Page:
While it may not be possible for all high schools to start at the same time to create the perfect scenario for sporting events, it is feasible for each district to listen to parents and, more importantly, find a start time that will help their students reach the fullest potential.

The ways of the past don’t always pave the way to future success.

By Daniel Dunaief

Daniel Dunaief

You know Murphy’s law, right? Whatever can go wrong will go wrong. Well, it seems that we need to update Murphy’s law. To that end, please find a few of my experiential and observational corollaries.

• Your kids know more about electronics than you do. Yes, I know there are information technology people who are keeping up with the latest apps, some of whom may actually write the apps. But most of those people stop using their phones or looking at their work when they go home. Your kids are using them all the time. They are professional app users, while you likely know one app extremely well.

• You will receive a message from your airline when it doesn’t help. I appreciate how airlines, and even Expedia, offer to send you updates on your flights. Most of the time, however, the text that the plane is delayed two hours will arrive just after the car that’s brought you to the airport pulls away from the curb.

• Following the rules at the doctor’s office, the DMV or anywhere else you might be a captive audience rarely works. I recently went to a doctor’s office half an hour early because the email requested that I arrive then for my first appointment. I waited more than an hour for a consultation that lasted a few minutes.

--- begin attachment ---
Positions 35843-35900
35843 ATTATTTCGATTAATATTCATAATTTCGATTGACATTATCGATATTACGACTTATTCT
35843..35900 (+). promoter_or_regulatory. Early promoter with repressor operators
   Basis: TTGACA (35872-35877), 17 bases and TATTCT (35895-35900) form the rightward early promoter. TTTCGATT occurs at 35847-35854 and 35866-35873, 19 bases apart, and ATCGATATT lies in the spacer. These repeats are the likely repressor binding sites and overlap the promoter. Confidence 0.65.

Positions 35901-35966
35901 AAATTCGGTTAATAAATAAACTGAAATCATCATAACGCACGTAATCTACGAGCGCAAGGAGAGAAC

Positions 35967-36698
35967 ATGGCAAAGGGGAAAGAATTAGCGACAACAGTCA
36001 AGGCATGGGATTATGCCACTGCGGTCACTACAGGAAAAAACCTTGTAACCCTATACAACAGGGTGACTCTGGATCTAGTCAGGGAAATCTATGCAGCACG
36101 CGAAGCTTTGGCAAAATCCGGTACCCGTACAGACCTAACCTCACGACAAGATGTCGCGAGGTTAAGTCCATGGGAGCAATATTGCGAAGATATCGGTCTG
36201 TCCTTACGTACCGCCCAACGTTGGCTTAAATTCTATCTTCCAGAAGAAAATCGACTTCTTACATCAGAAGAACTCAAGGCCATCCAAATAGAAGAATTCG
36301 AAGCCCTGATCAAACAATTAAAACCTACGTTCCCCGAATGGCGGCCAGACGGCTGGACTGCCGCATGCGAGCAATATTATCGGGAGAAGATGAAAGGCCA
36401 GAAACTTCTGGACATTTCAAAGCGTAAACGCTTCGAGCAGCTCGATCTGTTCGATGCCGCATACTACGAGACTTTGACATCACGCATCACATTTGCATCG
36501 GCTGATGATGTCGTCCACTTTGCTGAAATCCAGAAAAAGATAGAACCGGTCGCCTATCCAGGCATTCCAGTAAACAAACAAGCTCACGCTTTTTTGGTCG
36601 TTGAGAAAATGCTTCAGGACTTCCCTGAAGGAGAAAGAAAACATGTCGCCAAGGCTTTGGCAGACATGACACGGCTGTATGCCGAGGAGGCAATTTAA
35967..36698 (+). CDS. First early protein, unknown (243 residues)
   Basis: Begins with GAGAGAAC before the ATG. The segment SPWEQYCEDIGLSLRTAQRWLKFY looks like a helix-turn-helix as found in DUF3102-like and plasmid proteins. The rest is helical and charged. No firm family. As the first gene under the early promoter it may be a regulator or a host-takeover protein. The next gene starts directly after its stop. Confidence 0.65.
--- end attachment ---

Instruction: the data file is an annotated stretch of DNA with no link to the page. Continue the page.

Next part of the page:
• You’re likely to leave out a critical word at a critical time in a critical email. Let’s say someone proposes an idea at work that you find wholly objectionable and unworkable. You respond: “I can agree with this idea.” Forgetting the word “not” then means that your boss, who proposed the idea in the first place, now gives you ownership of a process that is even worse than it seemed when you first read the email through your sleep-deprived eyes.

• The cute baby that made you smile in the airport or the bus station will be sitting behind you for hours. In the few moments when he’s not screaming, he’s kicking your chair right behind your head, rendering the noise cancellation headphones you bought utterly useless.

• In the world of TMI (too much information), you’re likely to hear something that makes you wish you had a plastic bubble. Someone near you on a subway will be talking to his friend on the phone about a strange rash that’s spreading everywhere while coughing violently into the air.